Two weeks ago, the agency threw up its hands and said it would not be able to defend millions of investors from money market funds that do things like invest in dodgy European bank bonds yet proclaim themselves to be perfectly safe.

Instead, the S.E.C. — mandated by Congress through its misnamed and harmful JOBS Act — proposed rules last week to lift advertising restrictions for hedge funds and other kinds of private investment offerings. The rules haven’t been completed, but we can look forward to an ad featuring a wizened couple in matching tubs overlooking a sunset, holding hands and talking about how they just put money with the next George Soros.

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The old rules for hedge funds make little sense. Surely, hedge funds should be able to promote themselves to investors with data about their returns and methods. But there’s a problem: The S.E.C. does not have any new resources and has not put in place any policies to police these promotions.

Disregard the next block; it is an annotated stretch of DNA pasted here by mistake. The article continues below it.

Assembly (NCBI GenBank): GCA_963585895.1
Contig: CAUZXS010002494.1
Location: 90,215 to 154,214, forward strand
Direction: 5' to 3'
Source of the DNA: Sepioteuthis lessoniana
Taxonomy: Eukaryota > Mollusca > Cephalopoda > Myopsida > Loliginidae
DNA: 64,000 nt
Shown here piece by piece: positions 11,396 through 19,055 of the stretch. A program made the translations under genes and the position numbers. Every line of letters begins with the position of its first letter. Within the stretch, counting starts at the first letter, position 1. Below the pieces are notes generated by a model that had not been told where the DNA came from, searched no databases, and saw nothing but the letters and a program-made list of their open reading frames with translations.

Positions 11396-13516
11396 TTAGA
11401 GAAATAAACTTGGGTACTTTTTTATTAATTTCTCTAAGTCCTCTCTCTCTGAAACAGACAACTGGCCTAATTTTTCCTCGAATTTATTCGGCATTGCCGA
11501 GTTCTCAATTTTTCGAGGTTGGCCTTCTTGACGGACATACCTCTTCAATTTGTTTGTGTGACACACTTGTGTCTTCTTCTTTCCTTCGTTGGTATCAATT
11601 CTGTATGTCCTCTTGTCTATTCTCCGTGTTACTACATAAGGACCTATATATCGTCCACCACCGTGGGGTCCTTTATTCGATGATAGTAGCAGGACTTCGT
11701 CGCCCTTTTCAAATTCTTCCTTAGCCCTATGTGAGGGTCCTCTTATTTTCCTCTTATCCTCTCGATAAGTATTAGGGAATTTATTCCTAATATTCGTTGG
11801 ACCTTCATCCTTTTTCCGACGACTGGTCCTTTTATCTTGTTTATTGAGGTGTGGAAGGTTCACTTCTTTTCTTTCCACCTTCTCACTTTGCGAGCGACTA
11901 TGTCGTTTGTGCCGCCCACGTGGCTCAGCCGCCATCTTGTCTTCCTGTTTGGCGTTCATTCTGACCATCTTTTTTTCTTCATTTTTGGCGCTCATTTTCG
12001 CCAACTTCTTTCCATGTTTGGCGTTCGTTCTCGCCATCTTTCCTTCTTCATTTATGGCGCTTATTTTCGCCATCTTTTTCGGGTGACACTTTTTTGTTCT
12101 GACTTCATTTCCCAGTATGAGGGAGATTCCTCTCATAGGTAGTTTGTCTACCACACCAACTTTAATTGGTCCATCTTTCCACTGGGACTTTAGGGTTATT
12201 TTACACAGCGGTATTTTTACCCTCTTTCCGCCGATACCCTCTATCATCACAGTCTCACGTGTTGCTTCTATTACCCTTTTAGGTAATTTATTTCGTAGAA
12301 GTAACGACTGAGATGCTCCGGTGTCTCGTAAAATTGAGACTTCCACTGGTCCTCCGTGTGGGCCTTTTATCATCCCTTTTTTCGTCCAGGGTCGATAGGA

Letting slip the dogs of advertising comes as some professional investors and academics doubt that the industry can continue to produce outsize investment returns — if, in fact, it ever did. As they get bigger, hedge funds struggle to score good results. As investments have become increasingly correlated and interrelated, it gets harder to execute safer and unique strategies.

In a perfect world, hedge fund advertising would improve the world of investing. Hedge funds, after all, are wildly misunderstood. A good hedge fund seeks steady returns in good markets and bad. Many of the best-managed funds aren’t actually trying to beat the market in its best years. And many of the good funds seek uncorrelated results, so that the returns don’t move in lock step with the stock market.